Companies like Boeing and Walmart are even using VR environments to help train employees. The downside is that 3D areas are expensive to model, and that this type of content is only likely to be useful for those with fully-fledged VR headsets, making it a tough sell outside of controlled scenarios. For most website owners, that places it much lower on the priority list.
Another big downside is that there aren’t any trustworthy plugins out there for adding fully-3D environments to a WordPress site, though that’s also true for every other mainstream CMS. It’s just too niche, which means there isn’t normally value in adding it.
Is now the right time?
Now that we’ve been through the types of VR content you can implement on a WordPress site, we can return to the titular question: is it worth adding VR features to your WordPress site? Well, that really depends on your industry and what content you can actually provide. Let’s take a closer look at these things.
VR in different industries
The ecommerce industry is one that can really benefit from VR content. If you’re an online seller, then you should seriously consider investing in 3D product photos. Those product photos matter so much because they help to reassure shoppers that they know what they’re looking at. You can’t replicate the in-store experience of being able to closely examine and even pick up products, but you can offer as much visual data as possible.
If you have even the slightest bit of interest in trying 3D product photos, then you might as well add the free versions of WebRotate 360 Product Viewer and WPVR and start playing around with them to see how they work. Even if you’re not ready to deploy them yet, forming a better understanding of VR content is a very sensible investment to make in the future of your business.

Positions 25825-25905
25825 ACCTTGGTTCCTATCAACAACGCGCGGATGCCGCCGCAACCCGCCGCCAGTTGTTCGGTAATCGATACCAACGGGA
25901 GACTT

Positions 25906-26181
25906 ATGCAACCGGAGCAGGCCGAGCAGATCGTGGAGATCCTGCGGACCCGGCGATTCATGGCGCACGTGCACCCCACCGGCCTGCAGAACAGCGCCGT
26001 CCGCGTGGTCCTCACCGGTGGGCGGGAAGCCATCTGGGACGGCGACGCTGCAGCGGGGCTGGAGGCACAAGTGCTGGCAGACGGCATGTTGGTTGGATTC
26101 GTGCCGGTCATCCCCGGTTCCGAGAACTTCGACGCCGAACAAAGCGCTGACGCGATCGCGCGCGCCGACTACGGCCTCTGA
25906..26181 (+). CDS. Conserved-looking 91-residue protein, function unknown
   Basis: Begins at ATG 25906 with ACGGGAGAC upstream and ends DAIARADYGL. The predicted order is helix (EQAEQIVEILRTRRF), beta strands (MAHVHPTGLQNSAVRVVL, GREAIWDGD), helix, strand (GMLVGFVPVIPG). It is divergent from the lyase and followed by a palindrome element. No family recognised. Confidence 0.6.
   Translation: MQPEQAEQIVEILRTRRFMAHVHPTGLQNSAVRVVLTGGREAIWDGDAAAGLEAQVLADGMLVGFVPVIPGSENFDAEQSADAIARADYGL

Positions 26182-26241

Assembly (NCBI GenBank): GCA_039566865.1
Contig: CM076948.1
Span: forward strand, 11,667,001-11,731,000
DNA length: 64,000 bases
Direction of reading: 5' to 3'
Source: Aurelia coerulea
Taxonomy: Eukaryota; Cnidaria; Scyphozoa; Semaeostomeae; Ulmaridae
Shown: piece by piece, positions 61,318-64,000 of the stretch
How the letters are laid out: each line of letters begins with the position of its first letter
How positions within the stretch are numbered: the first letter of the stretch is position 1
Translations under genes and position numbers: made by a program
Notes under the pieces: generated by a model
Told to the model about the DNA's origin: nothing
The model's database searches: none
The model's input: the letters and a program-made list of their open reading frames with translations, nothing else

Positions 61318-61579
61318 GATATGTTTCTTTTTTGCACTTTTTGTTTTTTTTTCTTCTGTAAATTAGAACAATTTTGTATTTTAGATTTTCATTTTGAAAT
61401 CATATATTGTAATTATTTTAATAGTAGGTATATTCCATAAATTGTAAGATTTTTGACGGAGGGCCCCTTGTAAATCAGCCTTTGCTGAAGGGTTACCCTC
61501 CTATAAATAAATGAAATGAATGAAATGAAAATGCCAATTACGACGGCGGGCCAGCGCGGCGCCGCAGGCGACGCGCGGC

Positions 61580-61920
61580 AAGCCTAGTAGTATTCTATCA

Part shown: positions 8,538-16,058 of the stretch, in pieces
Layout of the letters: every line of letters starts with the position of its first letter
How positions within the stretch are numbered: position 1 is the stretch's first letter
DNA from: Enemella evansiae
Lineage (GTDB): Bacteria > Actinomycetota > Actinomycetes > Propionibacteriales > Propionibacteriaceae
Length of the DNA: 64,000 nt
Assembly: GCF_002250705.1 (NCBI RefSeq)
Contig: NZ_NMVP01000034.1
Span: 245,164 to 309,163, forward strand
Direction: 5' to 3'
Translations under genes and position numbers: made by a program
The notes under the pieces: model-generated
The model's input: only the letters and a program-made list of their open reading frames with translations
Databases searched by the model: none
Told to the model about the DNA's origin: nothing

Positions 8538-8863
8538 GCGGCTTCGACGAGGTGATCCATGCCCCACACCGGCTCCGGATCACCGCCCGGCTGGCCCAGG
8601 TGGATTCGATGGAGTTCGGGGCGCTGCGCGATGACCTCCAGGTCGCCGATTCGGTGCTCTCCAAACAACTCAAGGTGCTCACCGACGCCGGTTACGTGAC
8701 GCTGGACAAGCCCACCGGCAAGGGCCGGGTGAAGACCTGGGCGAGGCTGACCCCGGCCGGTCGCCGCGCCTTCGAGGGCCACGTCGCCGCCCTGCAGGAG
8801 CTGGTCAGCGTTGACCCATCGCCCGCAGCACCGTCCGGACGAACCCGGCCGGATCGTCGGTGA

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Another industry that’s really taking advantage of VR content is real estate. When trying to offload properties, estate agents can use 3D cameras to produce VR tours that can be experienced online. This greatly increases exposure, and can prove hugely beneficial: someone who might not be able to visit a property in person might check out its VR tour and decide that they need to make time for it.
The cost of VR content
Let’s say you see the value of embracing VR content: is it going to be worth the cost? Like I said earlier, equipment can be expensive, so it’s a reasonable question to ask. Well, there are essentially two types of content that you can offer — images, videos, and interactive views — and two types of framing: product shots and location shots.
Depending on what you’re doing, then, you might be taking two or more shots to stitch together, or using special equipment to record 3D material from the outset. If you’re doing the former, then you only need a high-quality regular camera. It doesn’t even need 3D stitching built in because you can use a separate service for that.
Stitching works well for static 3D photos or fixed-position interactive views: take enough shots from all the positions around a product and you can build a rotatable view. Provided you know what you’re doing, then, the cost is extremely low. It’s likely to prove trickier to get the lighting right and handle the editing, meaning that the biggest obstacle for ecommerce merchants is finding the time to study the principles.
If you’re recording video, though, then you can’t really do that. You could try to record numerous videos at once and stitch them together, but it wouldn’t work very well, which is why you need a camera built to record 3D footage. Though such cameras can be hugely expensive, though, they’re not all that bad from a business standpoint.
Consider that you can pick up a camera like the Insta360 ONE X in a full bundle (with a selfie stick and a tripod) for under $500 (see above). That isn’t a prohibitive price point for an eager hobbyist, let alone a successful business — particularly since it can get heavy use over the course of several years. A real estate business that already gives tours might as well just buy such a camera and start recording them. Given that cinematic production quality isn’t required, it doesn’t make much sense to outsource the recording.
Overall, then, VR features may well be worth adding to your site if the types of content we’ve covered here are suitable for your industry. And with the equipment costs not being so bad (even for small businesses), you have every reason to give VR a try.